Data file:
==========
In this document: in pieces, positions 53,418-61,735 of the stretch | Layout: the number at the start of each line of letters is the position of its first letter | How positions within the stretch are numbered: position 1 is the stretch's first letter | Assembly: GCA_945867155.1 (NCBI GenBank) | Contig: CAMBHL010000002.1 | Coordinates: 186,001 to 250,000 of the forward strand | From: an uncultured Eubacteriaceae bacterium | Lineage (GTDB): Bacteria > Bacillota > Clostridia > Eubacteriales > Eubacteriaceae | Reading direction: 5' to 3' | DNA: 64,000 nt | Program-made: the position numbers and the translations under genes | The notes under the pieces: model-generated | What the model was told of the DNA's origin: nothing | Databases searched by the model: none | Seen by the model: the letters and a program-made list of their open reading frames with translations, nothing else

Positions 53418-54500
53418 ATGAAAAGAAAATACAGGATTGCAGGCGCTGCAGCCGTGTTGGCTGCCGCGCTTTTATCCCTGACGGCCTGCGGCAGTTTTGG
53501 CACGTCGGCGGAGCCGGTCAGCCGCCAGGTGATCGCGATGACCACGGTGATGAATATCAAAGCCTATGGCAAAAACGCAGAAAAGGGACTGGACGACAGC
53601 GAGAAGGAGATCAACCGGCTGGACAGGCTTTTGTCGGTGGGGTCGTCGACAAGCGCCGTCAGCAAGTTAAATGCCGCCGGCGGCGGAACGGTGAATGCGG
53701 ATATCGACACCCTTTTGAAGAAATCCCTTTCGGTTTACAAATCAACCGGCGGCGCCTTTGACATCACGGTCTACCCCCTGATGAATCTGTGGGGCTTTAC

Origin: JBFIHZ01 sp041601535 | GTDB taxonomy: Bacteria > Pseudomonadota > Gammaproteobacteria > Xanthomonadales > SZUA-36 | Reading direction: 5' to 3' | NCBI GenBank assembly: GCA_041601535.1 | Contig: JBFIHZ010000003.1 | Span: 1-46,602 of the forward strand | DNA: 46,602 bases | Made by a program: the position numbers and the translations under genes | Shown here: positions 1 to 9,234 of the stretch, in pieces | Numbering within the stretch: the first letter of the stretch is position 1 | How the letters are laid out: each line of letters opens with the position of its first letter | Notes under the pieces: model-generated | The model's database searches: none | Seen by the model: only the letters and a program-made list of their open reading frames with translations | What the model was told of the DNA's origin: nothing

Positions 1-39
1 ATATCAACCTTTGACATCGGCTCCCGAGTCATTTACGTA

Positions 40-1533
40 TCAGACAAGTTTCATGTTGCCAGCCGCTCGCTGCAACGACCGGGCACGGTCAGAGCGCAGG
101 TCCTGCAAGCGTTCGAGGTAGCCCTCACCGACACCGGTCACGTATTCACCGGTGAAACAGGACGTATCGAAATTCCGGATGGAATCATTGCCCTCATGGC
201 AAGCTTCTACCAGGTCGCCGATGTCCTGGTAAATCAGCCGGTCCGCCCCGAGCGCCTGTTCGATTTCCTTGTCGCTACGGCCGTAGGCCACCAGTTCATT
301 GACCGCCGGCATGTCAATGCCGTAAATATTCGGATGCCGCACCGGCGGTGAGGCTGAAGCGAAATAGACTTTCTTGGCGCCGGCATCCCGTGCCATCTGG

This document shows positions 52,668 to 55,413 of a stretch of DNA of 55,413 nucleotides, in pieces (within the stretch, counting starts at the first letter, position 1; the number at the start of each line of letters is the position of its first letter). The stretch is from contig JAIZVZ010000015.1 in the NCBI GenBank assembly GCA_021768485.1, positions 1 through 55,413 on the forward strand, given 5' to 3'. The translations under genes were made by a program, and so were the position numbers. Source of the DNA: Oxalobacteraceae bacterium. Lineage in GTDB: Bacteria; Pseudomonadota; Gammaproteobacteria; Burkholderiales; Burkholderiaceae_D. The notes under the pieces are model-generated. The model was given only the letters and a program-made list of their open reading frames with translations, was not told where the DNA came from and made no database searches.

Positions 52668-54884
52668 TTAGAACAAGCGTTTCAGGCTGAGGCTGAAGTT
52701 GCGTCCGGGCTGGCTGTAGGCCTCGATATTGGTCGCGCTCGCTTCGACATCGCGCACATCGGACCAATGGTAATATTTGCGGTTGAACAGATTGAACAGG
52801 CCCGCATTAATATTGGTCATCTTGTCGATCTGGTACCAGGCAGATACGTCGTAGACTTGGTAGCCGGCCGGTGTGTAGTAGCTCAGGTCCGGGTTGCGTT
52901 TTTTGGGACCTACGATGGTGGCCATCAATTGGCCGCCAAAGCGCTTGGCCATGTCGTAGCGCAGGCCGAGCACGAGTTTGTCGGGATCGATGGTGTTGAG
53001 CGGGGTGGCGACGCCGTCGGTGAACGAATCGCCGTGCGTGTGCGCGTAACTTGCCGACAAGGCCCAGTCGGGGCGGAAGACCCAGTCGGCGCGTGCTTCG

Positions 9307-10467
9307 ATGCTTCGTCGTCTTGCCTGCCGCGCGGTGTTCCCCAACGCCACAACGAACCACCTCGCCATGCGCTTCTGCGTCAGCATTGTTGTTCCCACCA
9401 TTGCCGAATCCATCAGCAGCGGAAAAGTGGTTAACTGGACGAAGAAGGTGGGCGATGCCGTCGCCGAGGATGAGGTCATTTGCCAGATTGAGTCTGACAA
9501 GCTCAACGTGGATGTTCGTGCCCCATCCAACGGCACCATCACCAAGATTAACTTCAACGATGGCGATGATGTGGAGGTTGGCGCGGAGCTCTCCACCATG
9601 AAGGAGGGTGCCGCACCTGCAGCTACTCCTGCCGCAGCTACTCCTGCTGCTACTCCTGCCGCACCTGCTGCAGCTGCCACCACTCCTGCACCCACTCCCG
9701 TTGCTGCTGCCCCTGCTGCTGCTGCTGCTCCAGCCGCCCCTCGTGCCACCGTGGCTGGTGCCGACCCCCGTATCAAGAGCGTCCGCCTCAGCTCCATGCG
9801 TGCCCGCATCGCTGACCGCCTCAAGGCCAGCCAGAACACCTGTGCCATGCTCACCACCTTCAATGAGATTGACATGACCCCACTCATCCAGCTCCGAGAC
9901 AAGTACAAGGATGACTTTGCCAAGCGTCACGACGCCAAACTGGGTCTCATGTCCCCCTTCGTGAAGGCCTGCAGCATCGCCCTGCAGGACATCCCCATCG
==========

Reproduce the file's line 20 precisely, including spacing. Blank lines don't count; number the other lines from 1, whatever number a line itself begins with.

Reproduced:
52901 TTTTGGGACCTACGATGGTGGCCATCAATTGGCCGCCAAAGCGCTTGGCCATGTCGTAGCGCAGGCCGAGCACGAGTTTGTCGGGATCGATGGTGTTGAG